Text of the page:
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Undone: a play that defines a universe

Undone: a play that will change you. Photograph courtesy www.artslink.co.za

Undone: a play that will change you. Photograph courtesy http://www.artslink.co.za

Very seldom does a piece of writing have the ability to reach into your heart and soul, not because you are strung along by your own inner realities and there’s a way in which you respond to the story, but because it is conceived and written and created with such wisdom and power that it sucks you into its reality. And leaves you changed.

It is not every day that you can encounter as sophisticated a theatrical voice as that of Wessel Pretorius, in his immensely visceral, utterly magnificent production, Undone – or Ont, in Afrikaans (in different performances, the main calibrating language of the work is either English or Afrikaans).

A young performer – he’s not yet 30 – and a relative newcomer to the professional stage, Pretorius conveys a tale of the loss of a parent that brings in everything from childhood nursery rhymes to driving lessons to the horror of witnessing a stroke and the sadness of a love that never has the courage to be articulated. It’s about the concatenation of age and youth and the manner in which empathy is faced with cruelty at every turn. The tale has the potency of William Faulkner’s As I lay dying, and the give and take between English and Afrikaans lends it a texture that you want to consume and embody and hold onto and not allow yourself to forget it, it is so rich and magnetic.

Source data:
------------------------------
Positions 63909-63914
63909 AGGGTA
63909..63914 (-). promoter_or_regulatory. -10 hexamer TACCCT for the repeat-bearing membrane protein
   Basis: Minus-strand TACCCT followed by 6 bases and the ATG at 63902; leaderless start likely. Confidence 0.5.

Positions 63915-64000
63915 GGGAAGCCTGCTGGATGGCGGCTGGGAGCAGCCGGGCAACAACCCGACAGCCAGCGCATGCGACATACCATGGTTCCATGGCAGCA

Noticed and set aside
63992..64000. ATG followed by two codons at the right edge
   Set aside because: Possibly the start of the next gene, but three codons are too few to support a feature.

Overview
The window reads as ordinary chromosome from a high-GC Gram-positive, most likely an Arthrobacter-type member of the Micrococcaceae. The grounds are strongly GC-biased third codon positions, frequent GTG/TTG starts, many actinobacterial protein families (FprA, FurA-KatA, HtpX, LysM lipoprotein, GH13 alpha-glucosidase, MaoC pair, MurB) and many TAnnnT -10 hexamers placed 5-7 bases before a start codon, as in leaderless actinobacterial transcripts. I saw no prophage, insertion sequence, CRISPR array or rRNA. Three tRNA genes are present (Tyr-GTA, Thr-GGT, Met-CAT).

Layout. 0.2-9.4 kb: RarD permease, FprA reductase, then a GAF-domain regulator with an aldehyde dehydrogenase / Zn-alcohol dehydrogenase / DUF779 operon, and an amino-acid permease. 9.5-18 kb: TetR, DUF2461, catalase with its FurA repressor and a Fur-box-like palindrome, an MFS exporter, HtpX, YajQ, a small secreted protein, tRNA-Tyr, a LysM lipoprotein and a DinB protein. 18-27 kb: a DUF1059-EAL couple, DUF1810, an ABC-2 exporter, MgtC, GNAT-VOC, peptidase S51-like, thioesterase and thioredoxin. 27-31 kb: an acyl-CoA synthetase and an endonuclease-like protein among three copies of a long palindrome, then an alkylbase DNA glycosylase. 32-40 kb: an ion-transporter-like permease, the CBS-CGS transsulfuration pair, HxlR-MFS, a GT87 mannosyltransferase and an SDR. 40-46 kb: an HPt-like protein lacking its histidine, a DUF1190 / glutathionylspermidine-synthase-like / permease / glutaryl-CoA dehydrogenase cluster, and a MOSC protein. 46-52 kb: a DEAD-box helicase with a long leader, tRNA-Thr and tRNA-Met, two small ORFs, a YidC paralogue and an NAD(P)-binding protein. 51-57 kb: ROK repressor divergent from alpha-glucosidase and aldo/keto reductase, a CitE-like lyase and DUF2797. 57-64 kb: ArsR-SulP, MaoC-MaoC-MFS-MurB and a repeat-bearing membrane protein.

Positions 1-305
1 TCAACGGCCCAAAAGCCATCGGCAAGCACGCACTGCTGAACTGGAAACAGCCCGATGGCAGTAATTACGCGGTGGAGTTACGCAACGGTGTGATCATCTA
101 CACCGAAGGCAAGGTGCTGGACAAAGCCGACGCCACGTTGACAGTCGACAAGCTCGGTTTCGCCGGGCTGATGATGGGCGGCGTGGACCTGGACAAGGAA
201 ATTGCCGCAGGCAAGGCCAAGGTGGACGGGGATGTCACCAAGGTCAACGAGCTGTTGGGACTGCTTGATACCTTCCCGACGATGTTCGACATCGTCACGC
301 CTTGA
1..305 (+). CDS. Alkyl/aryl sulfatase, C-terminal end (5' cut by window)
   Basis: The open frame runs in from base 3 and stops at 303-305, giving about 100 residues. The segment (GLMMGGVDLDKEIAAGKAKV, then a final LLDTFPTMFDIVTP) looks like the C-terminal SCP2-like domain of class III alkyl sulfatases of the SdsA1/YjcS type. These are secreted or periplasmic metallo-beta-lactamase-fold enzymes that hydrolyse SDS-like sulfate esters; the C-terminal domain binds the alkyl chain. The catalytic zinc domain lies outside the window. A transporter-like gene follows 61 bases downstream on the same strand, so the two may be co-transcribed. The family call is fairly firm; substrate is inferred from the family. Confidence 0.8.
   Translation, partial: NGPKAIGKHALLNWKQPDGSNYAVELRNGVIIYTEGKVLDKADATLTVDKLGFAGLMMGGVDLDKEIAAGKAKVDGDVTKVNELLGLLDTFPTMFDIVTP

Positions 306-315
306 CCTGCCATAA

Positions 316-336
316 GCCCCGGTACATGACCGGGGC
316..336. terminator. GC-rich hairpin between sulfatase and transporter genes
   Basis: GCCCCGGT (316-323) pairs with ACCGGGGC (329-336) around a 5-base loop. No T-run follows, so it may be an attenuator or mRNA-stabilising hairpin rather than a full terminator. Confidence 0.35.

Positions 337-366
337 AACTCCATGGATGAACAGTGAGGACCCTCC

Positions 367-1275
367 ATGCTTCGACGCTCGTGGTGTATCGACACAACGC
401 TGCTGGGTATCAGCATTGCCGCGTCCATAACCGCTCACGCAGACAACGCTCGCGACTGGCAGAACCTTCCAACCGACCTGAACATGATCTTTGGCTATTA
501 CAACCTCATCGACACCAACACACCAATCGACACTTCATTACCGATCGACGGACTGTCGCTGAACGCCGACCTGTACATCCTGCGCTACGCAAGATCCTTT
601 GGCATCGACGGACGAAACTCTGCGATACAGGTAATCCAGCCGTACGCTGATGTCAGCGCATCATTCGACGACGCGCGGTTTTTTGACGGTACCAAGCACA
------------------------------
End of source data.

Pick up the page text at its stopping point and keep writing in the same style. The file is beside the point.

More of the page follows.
It begins with the young man bathing in a tin bath. There’s a candid bareness about everything, from the soap and the well-thumbed poetry book on the floor, alongside his teacup and cigarette, to the suitcase and the record player that constitute the whole theatrical ensemble.  Pretorius has a stage presence that is nothing short of mesmerising: yes, there’s nudity in this work, but the manner in which the play evolves and is constructed and the finesse and muscularity with which it is delivered is such that the nudity slips out of relevance or notice.

The texture of the play’s script digresses and caresses the language and its meaning without becoming maudlin. It’s an angry play, which has moments of dark humour as it embraces belly-deep sadness, with the whimsical rhythm of comforting children’s poems that ensnare you in a magnificently subtle mix of values, good and bad, complicated and simple, transient and permanent.

Undone is the kind of play that celebrates Afrikaans culture for its inherent beauty, but doesn’t flinch from exposing such deep ugliness in social interaction that it touches on all the emotions, from humour to tragedy. Unforgettably. If you see one play, in your life, make it this one. And, remember the name Wessel Pretorius.

  • Undone/Ont is written, directed and performed by Wessel Pretorius, features translation by Hennie van Greunen and lighting and set design by Alfred Rietmann. It performs at the Barney Simon Theatre, Market Theatre complex in Newtown, until September 20. Call 0118321641 or visit co.za